J Davis brings electrical safety awareness to Indian industry
INDIA: The two-day Entertainment Electrics Workshop for audio, lighting and video techs was organised in June at the Gateway Hotel, Bangalore by rental company J Davis. The two-day seminar was presented by Entertainment Technician Certification Programme (ETCP) trainer Richard Cadena, attracting 65 people from across the Indian industry.
The ETCP is a programme put together in North America which certifies entertainment electricians, and Mr Cadena has been teaching a prep course for 10 years. ‘The class I taught in Bangalore was similar to my ETCP prep class with an emphasis on electrical safety,’ he said. ‘From November 2014 to November 2015, there were three separate incidents where musicians were electrocuted on stage due to faulty earthing. I am on a mission to raise awareness of the problem and offer practical solutions, so that was first and foremost.’
Santana Davis, owner of J Davis, was instrumental in organising the workshop. ‘I’ve wanted to do this course in the US, but then I thought I’d bring it here and run it for my staff, then decided to do something for the industry and take it bigger,’ he said.
This was Mr Cadena’s first trip to India. ‘Everyone was very welcoming and eager to exchange ideas,’ he said. ‘Technologically, they are every bit as advanced as anywhere else in the world, and keen to raise their game and learn as much as they can about their craft.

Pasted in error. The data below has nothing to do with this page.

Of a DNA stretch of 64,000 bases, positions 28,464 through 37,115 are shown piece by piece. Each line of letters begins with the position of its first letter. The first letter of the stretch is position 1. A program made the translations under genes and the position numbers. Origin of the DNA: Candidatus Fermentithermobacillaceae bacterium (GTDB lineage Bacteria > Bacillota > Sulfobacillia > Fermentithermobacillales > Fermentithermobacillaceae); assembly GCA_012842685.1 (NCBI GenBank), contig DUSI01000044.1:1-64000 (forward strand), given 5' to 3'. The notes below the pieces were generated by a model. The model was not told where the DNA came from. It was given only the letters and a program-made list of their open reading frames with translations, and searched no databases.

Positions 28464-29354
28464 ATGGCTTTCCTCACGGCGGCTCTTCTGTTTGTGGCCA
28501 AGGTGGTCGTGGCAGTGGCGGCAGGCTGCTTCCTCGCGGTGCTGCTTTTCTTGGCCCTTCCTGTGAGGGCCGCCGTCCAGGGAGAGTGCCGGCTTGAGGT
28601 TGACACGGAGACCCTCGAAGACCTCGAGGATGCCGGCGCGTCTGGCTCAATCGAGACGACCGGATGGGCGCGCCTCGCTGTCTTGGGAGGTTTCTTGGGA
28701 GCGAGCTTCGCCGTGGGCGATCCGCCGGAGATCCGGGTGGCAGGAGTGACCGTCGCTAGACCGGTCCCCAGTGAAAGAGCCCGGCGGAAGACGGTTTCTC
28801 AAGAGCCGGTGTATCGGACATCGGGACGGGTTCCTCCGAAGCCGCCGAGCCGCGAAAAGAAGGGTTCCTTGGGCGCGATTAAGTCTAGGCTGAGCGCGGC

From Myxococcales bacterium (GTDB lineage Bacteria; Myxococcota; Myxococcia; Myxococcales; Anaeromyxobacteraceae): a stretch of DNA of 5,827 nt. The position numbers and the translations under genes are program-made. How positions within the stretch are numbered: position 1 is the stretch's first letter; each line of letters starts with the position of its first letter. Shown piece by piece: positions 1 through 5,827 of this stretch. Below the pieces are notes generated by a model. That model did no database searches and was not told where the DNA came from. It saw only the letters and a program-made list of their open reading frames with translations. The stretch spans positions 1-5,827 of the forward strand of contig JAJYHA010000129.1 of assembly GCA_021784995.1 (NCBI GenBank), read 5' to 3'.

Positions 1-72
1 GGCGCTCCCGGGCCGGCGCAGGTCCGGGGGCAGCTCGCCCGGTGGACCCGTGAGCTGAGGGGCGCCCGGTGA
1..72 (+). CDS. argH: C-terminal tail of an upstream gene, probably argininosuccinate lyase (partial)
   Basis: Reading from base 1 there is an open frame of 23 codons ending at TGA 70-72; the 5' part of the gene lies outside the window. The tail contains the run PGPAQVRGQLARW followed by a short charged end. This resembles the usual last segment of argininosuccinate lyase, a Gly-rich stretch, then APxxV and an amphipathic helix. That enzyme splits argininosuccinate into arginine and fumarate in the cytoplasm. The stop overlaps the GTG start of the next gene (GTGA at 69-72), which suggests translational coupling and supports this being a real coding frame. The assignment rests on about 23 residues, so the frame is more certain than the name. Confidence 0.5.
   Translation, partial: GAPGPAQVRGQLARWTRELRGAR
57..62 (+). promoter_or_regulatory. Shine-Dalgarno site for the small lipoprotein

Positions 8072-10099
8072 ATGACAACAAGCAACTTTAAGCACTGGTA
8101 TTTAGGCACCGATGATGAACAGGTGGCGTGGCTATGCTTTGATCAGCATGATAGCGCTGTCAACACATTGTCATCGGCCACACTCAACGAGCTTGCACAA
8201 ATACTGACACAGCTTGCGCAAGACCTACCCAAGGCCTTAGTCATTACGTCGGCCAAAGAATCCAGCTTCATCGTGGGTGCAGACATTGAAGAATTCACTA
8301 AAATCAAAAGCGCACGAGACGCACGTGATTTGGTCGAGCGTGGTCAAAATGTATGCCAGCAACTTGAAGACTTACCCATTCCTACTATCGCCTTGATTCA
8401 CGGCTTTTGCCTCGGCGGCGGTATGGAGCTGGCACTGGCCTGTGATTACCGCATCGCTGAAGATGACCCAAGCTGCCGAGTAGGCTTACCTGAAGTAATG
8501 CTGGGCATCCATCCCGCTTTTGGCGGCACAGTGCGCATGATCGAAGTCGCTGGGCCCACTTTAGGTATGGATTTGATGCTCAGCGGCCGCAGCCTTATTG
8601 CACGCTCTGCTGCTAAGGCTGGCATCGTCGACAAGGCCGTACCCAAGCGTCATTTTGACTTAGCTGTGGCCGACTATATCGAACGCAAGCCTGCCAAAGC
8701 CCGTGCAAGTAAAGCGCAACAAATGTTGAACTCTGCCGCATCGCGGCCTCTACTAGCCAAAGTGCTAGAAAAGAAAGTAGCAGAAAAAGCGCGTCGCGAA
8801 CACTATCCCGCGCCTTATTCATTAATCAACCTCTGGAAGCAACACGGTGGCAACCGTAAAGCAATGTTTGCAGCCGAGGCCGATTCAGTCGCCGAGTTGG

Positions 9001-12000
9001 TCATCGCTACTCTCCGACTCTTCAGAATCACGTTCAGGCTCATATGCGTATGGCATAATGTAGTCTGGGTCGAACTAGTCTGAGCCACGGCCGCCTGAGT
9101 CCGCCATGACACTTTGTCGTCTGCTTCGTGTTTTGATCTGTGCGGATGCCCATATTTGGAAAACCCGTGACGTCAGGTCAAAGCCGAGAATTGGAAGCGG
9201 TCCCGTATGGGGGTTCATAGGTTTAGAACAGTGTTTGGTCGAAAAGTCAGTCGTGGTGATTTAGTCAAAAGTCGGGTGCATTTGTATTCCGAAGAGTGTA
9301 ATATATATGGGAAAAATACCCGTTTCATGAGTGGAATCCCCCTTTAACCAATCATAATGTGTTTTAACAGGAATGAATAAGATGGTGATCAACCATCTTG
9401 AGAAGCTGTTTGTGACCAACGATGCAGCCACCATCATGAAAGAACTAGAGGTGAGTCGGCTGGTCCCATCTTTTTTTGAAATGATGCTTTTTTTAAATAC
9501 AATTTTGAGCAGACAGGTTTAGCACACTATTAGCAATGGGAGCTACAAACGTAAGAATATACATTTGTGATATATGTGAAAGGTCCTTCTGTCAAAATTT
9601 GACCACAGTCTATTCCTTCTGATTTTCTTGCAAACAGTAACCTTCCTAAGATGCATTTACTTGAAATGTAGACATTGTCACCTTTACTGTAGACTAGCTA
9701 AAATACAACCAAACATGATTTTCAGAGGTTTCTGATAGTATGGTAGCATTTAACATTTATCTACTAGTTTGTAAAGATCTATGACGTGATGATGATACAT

‘In many ways, the industry in India is no different than anywhere else in the world. Although the voltages and connectors can be different, the natural laws of circuits still apply. In India, grid power is unstable, so most shows are on portable power, and the distribution and earthing techniques follow the UK, with some variation. The earthing techniques are a bit different and the kit can be in rough condition. Also, the crew can be a bit more relaxed than they probably should be about wearing proper protection like rubber-soled shoes, gloves, and head protection. So my goal is to raise awareness and make sure they understand how to recognise hazards and protect themselves on the job.
‘The attendees were really sharp, particularly concerning the maths of electrical power distribution. This industry is traditionally self-taught or trained on the job with very little formal education, so a lot of these concepts are foreign, yet they are so important to understanding electrical safety and how to troubleshoot problems.’
Mr Davis was pleased with how the workshop went. ‘We learned a lot of details which are important for safe working conditions, such as grounding techniques, load calculations, power factor, three-phase systems and AC and DC electricity,’ he said. ‘It was a good workshop which increased our knowledge on the subject.’ The workshop also covered best practices for power distribution in portable applications and permanent installations.
‘My sincere hope is that the attendees took away enough to be a bit safer,’ concluded Mr Cadena. ‘Santana has already started planning next year’s event, and I am very much looking forward to it.’